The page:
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Author Topic: Chronos Gothic Arm  (Read 1432 times)
grimnir
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Maker of fine Leathercrafts


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« on: April 23, 2014, 06:14:34 am »

Presenting the Chronos Gothic Arm full leather armour from Wolfs Crafts. Featuring fully connected bicep, elbow and forearm protection, all depicting the essence of Chronos' power, Time itself.

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Kindest regards, Raven

Haybuzz
Gunner
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United Kingdom United Kingdom


« Reply #1 on: April 23, 2014, 08:15:17 am »

That is awesome! How do you get markings (such as the time ones on this piece) on the leather? Something I've always wondered and never known :S
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grimnir
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Maker of fine Leathercrafts


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« Reply #2 on: April 23, 2014, 12:27:08 pm »

These are airbrushed using a stencil - this one http://thescrapbookstore.com.au/crafters-workshop/12-x12-templates/the-crafters-workshop-12x12-template-time-travel.html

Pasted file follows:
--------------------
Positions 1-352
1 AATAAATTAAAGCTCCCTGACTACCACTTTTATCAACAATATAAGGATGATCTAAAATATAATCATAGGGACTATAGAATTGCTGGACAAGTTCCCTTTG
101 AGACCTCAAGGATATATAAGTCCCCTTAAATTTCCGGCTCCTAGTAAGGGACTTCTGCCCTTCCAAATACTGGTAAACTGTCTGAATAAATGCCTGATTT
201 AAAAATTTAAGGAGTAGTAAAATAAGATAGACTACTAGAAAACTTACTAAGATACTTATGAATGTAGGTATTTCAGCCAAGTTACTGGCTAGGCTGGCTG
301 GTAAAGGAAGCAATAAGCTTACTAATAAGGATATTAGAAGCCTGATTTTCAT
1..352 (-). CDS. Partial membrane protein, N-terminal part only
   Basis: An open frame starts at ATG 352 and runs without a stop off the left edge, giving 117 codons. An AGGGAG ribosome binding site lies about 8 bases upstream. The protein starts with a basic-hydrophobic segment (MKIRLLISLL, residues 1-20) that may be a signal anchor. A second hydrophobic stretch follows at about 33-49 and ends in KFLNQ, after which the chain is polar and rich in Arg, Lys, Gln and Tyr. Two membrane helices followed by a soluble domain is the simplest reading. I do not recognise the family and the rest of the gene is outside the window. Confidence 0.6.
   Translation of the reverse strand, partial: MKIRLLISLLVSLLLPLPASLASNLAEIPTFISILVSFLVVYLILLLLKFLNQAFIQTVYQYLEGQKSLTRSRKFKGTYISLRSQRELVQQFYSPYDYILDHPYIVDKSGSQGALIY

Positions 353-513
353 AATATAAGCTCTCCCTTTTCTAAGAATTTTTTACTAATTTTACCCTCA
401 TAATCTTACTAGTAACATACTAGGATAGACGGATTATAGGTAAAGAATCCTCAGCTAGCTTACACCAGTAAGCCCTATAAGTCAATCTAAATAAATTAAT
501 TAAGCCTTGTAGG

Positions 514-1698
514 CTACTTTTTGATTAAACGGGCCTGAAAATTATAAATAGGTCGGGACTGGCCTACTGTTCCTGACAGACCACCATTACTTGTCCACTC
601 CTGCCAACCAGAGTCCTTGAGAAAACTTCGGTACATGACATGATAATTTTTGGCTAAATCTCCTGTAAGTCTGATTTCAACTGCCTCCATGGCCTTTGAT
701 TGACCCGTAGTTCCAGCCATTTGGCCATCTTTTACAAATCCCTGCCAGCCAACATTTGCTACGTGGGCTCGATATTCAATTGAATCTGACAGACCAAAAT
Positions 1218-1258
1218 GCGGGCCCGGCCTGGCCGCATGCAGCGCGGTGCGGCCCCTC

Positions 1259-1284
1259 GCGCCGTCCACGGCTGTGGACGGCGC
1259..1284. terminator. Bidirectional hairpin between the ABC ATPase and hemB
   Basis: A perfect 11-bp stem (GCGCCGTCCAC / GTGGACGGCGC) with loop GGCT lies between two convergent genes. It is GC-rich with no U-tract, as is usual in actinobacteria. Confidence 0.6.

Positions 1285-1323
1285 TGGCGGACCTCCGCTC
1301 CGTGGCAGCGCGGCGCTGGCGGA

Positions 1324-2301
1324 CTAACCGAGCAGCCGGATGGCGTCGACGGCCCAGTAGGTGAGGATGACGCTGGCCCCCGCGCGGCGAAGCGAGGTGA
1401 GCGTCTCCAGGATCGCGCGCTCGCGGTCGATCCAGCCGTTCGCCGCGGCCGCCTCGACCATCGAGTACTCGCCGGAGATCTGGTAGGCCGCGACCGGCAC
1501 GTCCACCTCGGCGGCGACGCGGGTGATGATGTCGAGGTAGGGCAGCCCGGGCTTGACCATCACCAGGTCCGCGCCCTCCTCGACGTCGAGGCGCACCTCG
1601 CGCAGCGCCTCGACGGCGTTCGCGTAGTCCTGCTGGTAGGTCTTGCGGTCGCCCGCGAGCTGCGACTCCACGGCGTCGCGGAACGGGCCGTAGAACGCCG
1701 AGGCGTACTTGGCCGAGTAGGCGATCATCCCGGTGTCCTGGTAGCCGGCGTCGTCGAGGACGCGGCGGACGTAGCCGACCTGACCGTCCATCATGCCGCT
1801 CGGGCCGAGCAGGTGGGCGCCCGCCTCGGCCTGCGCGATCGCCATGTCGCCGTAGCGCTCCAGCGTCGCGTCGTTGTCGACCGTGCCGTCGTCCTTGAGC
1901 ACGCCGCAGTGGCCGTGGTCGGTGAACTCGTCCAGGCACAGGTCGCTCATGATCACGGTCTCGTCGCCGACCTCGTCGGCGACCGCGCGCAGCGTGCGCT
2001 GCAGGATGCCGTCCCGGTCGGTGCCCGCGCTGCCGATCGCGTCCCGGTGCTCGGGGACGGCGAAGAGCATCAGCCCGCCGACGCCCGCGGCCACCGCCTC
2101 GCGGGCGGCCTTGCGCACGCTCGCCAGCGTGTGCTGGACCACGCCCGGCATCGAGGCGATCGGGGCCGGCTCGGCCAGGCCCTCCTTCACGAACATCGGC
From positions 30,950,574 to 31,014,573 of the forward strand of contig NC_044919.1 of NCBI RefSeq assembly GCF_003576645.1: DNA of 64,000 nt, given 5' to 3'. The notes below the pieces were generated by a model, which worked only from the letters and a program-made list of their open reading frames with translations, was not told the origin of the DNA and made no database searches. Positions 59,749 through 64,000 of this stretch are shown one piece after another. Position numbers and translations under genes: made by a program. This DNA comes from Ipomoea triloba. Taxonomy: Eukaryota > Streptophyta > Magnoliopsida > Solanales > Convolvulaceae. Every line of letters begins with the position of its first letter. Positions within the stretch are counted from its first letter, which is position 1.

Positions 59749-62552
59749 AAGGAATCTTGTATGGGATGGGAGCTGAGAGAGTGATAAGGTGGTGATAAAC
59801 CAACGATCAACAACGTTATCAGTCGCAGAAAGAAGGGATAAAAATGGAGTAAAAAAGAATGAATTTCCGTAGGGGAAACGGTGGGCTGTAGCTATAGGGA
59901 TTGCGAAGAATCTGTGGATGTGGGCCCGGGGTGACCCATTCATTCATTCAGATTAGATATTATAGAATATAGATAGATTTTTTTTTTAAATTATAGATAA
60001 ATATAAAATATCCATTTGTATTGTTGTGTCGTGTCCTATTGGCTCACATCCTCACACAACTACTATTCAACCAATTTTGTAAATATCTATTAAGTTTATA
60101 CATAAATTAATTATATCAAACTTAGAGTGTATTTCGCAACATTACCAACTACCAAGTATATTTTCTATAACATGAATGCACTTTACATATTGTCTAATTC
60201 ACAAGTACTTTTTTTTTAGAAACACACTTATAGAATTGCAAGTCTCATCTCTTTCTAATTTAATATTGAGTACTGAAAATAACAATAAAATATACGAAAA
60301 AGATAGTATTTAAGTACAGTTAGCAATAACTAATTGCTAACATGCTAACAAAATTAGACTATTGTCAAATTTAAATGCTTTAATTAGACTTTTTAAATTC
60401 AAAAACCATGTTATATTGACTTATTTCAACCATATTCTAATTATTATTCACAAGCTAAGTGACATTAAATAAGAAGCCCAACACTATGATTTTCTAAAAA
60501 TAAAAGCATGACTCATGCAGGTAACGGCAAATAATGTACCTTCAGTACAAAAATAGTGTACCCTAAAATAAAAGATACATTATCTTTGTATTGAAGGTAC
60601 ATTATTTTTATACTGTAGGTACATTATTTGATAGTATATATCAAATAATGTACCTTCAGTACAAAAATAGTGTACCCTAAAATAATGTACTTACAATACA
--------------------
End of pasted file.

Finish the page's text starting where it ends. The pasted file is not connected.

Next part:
I've been using stencils a lot since I finally managed to persuade the wife I needed a compressor Tongue
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frances
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« Reply #3 on: April 24, 2014, 09:30:45 pm »

Does the paint wear off in use?
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grimnir
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Australia Australia


Maker of fine Leathercrafts


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« Reply #4 on: April 24, 2014, 11:22:30 pm »

This was done in leather dye so unless you scratch it badly enough to go through a fair layer of leather then it shouldn't wear off at all Smiley
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IGetPwnedOften
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If at first you don't succeed, use a bigger hammer


« Reply #5 on: April 25, 2014, 06:14:04 pm »

Can you straighten your arm fully wearing that? I love the design but I always worry about the practicality of cowters.
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"Geoffrey, take their coats. No, not up the tree..."
grimnir
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*****
Australia Australia


Maker of fine Leathercrafts


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« Reply #6 on: April 26, 2014, 10:48:33 am »

Yes, this one has full movement range, The elbow cop attaches to the upper and lower armpieces through the use of 2 internal pieces which give good range of movement and allow for fully straight to fully bent arms. The edges of the upper and lower armpieces where they meet the cop have also been curled up to prevent any possible hangups on the cop
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Haybuzz
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United Kingdom United Kingdom


« Reply #7 on: April 26, 2014, 11:19:01 am »

Sorry, I missed replying to your reply (I have a bad habit of meaning to reply to things... text messages, e-mails... the lot!)

Airbrushing with stencils sounds fun Cheesy Although I am imagining a bit of a mess with dyes involved if you're not extra-careful :S